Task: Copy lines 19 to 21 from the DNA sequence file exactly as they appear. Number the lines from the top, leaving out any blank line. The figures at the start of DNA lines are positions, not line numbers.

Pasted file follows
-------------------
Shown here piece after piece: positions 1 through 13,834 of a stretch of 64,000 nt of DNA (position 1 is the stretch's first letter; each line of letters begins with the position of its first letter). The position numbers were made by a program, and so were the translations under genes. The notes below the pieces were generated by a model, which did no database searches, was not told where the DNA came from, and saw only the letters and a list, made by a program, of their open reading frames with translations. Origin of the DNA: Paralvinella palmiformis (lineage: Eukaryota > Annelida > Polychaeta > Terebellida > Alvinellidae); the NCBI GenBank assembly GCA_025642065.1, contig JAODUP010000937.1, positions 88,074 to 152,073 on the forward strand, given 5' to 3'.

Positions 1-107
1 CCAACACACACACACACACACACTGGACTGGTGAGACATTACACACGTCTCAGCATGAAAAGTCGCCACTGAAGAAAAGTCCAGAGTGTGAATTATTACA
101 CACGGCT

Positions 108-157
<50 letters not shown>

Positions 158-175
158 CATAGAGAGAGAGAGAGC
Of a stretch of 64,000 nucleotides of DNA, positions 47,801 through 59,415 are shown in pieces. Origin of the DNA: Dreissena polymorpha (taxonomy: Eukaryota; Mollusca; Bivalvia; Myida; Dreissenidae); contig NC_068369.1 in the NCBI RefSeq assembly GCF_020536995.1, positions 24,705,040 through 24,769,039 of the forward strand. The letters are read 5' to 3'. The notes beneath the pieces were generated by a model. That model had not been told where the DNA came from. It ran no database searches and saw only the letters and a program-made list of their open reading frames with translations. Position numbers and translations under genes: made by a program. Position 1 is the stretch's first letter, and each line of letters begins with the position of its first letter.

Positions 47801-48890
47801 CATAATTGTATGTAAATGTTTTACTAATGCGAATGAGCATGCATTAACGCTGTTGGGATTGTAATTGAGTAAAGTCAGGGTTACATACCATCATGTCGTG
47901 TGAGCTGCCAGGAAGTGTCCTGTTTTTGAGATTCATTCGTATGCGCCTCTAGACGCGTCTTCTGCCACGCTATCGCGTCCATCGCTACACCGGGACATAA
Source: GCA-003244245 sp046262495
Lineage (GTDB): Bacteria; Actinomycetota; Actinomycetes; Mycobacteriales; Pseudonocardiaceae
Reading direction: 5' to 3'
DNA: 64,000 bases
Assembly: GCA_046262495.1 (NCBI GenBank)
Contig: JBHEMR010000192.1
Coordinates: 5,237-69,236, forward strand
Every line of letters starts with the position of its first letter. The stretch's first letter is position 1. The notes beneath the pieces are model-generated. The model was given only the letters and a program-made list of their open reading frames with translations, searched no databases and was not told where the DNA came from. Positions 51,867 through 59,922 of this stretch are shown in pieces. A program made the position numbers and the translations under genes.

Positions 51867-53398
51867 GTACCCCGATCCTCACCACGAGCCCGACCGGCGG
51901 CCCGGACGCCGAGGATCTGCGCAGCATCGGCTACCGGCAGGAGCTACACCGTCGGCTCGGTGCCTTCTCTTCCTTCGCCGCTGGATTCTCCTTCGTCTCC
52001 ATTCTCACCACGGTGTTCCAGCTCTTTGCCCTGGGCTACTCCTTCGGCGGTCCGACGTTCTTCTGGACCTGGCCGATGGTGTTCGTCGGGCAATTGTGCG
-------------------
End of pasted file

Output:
Coordinates: 5,237-69,236, forward strand
Every line of letters starts with the position of its first letter. The stretch's first letter is position 1. The notes beneath the pieces are model-generated. The model was given only the letters and a program-made list of their open reading frames with translations, searched no databases and was not told where the DNA came from. Positions 51,867 through 59,922 of this stretch are shown in pieces. A program made the position numbers and the translations under genes.

Positions 51867-53398